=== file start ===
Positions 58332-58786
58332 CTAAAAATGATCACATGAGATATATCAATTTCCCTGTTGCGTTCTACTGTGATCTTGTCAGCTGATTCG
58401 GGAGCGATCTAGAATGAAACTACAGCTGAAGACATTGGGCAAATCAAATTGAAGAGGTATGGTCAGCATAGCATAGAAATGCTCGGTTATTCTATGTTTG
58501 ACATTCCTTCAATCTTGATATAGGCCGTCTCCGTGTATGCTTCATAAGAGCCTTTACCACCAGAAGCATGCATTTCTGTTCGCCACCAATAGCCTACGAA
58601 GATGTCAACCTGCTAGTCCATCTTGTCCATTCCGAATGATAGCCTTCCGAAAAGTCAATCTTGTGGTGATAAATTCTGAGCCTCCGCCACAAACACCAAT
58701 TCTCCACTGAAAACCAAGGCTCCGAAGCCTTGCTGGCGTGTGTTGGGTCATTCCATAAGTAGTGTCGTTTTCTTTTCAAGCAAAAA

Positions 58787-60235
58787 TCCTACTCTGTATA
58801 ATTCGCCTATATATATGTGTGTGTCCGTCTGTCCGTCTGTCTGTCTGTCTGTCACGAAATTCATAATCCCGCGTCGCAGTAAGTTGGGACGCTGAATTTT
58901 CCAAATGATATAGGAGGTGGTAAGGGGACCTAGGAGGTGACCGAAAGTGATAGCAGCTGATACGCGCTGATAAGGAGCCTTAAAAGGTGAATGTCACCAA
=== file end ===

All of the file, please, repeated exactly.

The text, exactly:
Positions 58332-58786
58332 CTAAAAATGATCACATGAGATATATCAATTTCCCTGTTGCGTTCTACTGTGATCTTGTCAGCTGATTCG
58401 GGAGCGATCTAGAATGAAACTACAGCTGAAGACATTGGGCAAATCAAATTGAAGAGGTATGGTCAGCATAGCATAGAAATGCTCGGTTATTCTATGTTTG
58501 ACATTCCTTCAATCTTGATATAGGCCGTCTCCGTGTATGCTTCATAAGAGCCTTTACCACCAGAAGCATGCATTTCTGTTCGCCACCAATAGCCTACGAA
58601 GATGTCAACCTGCTAGTCCATCTTGTCCATTCCGAATGATAGCCTTCCGAAAAGTCAATCTTGTGGTGATAAATTCTGAGCCTCCGCCACAAACACCAAT
58701 TCTCCACTGAAAACCAAGGCTCCGAAGCCTTGCTGGCGTGTGTTGGGTCATTCCATAAGTAGTGTCGTTTTCTTTTCAAGCAAAAA

Positions 58787-60235
58787 TCCTACTCTGTATA
58801 ATTCGCCTATATATATGTGTGTGTCCGTCTGTCCGTCTGTCTGTCTGTCTGTCACGAAATTCATAATCCCGCGTCGCAGTAAGTTGGGACGCTGAATTTT
58901 CCAAATGATATAGGAGGTGGTAAGGGGACCTAGGAGGTGACCGAAAGTGATAGCAGCTGATACGCGCTGATAAGGAGCCTTAAAAGGTGAATGTCACCAA